Homegrown News Goes Viral

Is it news or gossip?

May 17, 2017

Set into the floor of the main entrance of the University of Washington is a mosaic of a compass. The points of the compass are set so that it spells out “NEWS.”

In today’s world, news travels fast. With one tap of a button stories can reach all corners of the world in less time than it takes to pour a cup of coffee. Consequently when a story is breaking, the pressure for news outlets to be the first to get the word out is high. No one wants to be behind.

However, the standard for accuracy has not changed. In today’s world with technology being used so much, it may be more critical.

People have always shared things that are emotional or sensational, but the facts are often missed. For example, does any one know the real story behind why Brad’s wife got fired from Cracker Barrel?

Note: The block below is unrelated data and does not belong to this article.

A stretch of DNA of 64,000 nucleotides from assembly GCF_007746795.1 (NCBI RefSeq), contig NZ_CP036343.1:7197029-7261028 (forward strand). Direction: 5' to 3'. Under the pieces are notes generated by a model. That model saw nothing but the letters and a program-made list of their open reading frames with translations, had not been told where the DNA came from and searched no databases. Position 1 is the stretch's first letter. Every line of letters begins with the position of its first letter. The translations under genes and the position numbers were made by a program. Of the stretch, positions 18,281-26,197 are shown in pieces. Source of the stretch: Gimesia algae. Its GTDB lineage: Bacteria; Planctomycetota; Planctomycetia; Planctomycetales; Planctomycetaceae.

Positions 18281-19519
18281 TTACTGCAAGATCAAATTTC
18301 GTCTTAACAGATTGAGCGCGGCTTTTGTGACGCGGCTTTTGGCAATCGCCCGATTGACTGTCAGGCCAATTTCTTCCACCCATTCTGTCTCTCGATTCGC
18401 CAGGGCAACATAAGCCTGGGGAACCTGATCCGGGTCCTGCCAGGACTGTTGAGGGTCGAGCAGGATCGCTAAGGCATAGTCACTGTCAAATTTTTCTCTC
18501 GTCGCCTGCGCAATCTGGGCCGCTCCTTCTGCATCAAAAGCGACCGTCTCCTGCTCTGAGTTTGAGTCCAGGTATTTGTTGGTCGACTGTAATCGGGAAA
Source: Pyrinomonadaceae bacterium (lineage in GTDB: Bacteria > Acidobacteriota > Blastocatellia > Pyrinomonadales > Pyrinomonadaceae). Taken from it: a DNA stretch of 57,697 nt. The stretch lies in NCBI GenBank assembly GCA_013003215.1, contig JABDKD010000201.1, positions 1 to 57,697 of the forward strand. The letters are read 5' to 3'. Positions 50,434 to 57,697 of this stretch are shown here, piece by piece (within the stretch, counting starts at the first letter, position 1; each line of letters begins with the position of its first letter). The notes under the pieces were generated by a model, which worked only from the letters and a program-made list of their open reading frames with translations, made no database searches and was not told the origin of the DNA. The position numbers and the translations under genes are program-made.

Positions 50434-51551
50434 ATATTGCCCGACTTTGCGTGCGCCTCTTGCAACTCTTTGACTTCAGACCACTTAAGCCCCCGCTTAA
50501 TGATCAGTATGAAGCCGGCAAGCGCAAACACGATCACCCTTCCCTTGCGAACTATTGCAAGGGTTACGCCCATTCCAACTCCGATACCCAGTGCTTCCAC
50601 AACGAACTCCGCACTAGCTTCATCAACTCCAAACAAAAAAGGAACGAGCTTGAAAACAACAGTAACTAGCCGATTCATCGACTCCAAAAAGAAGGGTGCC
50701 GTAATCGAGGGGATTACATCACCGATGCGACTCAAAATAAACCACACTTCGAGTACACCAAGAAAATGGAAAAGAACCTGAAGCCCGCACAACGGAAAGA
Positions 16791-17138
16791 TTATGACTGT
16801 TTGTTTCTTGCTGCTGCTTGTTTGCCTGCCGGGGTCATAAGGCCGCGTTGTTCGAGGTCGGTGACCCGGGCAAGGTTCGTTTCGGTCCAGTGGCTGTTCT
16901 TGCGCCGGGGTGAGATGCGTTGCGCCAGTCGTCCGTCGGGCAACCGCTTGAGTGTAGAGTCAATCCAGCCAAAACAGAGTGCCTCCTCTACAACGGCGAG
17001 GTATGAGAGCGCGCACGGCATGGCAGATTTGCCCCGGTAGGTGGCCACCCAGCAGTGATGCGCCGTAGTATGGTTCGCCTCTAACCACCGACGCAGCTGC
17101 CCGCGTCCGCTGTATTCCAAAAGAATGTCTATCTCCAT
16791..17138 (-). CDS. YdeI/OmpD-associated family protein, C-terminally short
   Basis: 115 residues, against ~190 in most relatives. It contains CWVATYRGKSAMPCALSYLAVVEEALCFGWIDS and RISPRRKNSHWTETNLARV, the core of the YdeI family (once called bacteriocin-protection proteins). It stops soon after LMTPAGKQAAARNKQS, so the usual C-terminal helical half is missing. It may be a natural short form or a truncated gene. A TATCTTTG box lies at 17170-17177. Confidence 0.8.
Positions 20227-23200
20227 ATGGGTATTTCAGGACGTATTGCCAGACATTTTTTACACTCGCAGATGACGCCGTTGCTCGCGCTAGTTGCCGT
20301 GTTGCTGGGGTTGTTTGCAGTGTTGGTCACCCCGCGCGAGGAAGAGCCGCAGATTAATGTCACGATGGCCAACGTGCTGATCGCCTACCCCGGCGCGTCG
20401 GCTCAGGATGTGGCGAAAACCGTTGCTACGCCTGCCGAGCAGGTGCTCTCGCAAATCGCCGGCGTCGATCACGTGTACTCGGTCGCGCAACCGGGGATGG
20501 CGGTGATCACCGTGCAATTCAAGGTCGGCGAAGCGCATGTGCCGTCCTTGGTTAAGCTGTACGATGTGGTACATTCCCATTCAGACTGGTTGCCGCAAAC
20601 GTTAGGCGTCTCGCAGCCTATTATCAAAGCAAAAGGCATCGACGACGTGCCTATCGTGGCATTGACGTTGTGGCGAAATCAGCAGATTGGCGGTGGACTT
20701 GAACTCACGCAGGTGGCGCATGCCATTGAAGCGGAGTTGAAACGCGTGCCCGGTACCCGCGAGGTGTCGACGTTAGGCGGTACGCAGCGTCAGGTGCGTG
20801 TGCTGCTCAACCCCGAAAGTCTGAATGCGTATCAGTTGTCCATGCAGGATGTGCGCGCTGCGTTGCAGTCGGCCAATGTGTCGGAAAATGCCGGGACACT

In the news world, there is only one chance to get the story right. Retractions and corrections happen, but by then people have already acted on what came first. Look at how many times have people cried because Betty White or Chuck Norris died.

It is one thing to share a story among friends. Conversations like, “Hey, guess what I saw in my Facebook today?” are common. The problem becomes when those stories are taken as fact. A picture of students facing a hallway is used to support claims that Islam is being taught in schools. All it takes is a click of the mouse to determine that in fact it is a tornado drill.

An extra ten seconds to stop and think if a story is real and checking the facts supporting it means the difference between credibility and gossip. While the gossip may be more sensational, the facts are the cornerstone on which news rests.

Social media and the Internet as a whole is a great place to find news. Those presenting the news have a responsibility to be honest and accurate. Those reading about current events have an equal responsibility to check the truthfulness before sharing

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